The Postal Service is slowing the mail to save money. Critics say it's a death spiral
Maybe you've noticed the birthday card that arrived belatedly or the check in the mail that didn't pay your credit card quite on time. It's not your imagination. The mail has definitely gotten less speedy.
The U.S. Postal Service began slowing deliveries of first-class mail nationwide on Oct. 1.
The price of a stamp went up in August — from 55 cents to 58 cents — and additional, temporary holiday price increases for packages and other mail are now in effect.
It all spells trouble for the agency, says Porter McConnell, co-founder of the Save the Post Office Coalition, an organization of progressive political and consumer groups.
People will use the Postal Service less, revenue will decline and then they'll need to make more cuts. So essentially, you're sending the post office into a death spiral.
"Every postal expert in the country and across the globe really knows that you don't slow down service and raise prices at the same time and expect customers to stick around," McConnell tells NPR. "People will use the Postal Service less, revenue will decline and then they'll need to make more cuts. So essentially, you're sending the post office into a death spiral."
It's already called 'snail mail'
The service cutbacks are especially concerning for rural America.
Tom Giessel, a wheat farmer in Larned, Kan., and a member of the Kansas Farmers Union, says everything from bees to baby chicks are shipped through the mail.
"We rely on the mail for a lot of things. I rely on it in my billing from my farm cooperative. They allow discounts if you pay within five days from receipt of the bill. And, you know, if they keep slowing the mail down then I don't get it in time to get a discount," Giessel says.
The Postal Service says that 61% of first-class mail will not be affected by the slowdown, which is caused in part by the agency's decision to rely less on moving mail by air, and more by ground transportation.
The Postal Service did not make anyone available for an interview for this story, but in a video on its website, Postmaster General Louis DeJoy defended the cutback, part of the Postal Service's "Delivering for America" plan, as necessary:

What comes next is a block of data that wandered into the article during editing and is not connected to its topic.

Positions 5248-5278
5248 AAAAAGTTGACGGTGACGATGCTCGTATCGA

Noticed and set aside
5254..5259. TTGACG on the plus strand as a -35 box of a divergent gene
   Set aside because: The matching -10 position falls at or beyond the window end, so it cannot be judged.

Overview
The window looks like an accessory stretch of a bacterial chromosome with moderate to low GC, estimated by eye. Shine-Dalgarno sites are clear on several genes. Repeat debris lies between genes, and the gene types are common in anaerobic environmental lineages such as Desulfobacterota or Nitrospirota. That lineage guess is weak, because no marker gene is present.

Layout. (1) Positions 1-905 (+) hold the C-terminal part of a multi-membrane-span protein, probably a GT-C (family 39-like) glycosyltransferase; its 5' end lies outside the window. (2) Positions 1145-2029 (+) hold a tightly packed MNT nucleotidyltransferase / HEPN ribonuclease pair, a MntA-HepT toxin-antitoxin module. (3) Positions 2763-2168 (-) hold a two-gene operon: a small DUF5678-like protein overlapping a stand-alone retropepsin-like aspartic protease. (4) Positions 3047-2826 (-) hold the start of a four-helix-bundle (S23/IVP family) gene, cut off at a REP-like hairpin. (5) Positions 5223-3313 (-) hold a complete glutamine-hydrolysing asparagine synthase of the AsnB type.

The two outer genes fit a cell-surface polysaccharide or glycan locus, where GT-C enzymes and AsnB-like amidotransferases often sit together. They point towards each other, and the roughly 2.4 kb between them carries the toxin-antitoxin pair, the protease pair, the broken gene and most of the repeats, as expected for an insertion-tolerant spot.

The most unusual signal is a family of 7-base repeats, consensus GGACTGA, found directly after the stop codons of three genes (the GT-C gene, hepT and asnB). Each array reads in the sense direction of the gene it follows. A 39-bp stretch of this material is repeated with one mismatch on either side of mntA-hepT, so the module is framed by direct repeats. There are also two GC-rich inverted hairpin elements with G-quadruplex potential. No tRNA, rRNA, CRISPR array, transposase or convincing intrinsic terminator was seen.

"We are in a big hole, right, we're in a big hole, we need to realize that we're in a big hole and we need to find our way out of it ... and basically we can't do all things at all costs and need to bring excellence into our operating practices."
The Postal Service lost $9.2 billion in fiscal year 2020.
Kevin Yoder is a former Republican lawmaker who leads a new group, Keep US Posted, which comprises mail users like greeting card companies and small newspapers. He calls this a "key moment" for the Postal Service.
"It's one of America's most trusted institutions that Americans rely on every single day in this country," Yoder says. "And this is an essential service that we think many of us have taken for granted, and it's facing challenges now and it needs our help."
One thing that would help, Yoder says, is for Congress to pass the Postal Service Reform Act, legislation that would eliminate the requirement the Postal Service prepay its retirees' health benefits, which would save the agency an estimated $46 billion over 10 years. The measure has bipartisan support but has not yet been approved by either chamber.
Some suggest postal banking, printing and copying
McConnell of the Save the Post Office Coalition says the Postal Service should also take advantage of its network of more than 31,000 post offices to increase its revenues.
"There are more post offices than McDonald's and Starbucks combined," she says. "We should be turning those post offices into a community hub. You can bring back postal banking. You can offer office services like printing, copying, faxing. You can do free Wi-Fi in the parking lot."
McConnell says the Postal Service doesn't "need to be apologizing for their presence in our communities."
In fact, the Postal Service has launched a very limited experiment in postal banking in the Washington-Baltimore area and the Bronx. Advocates say the agency needs to do more to increase its business without further cutting its services.
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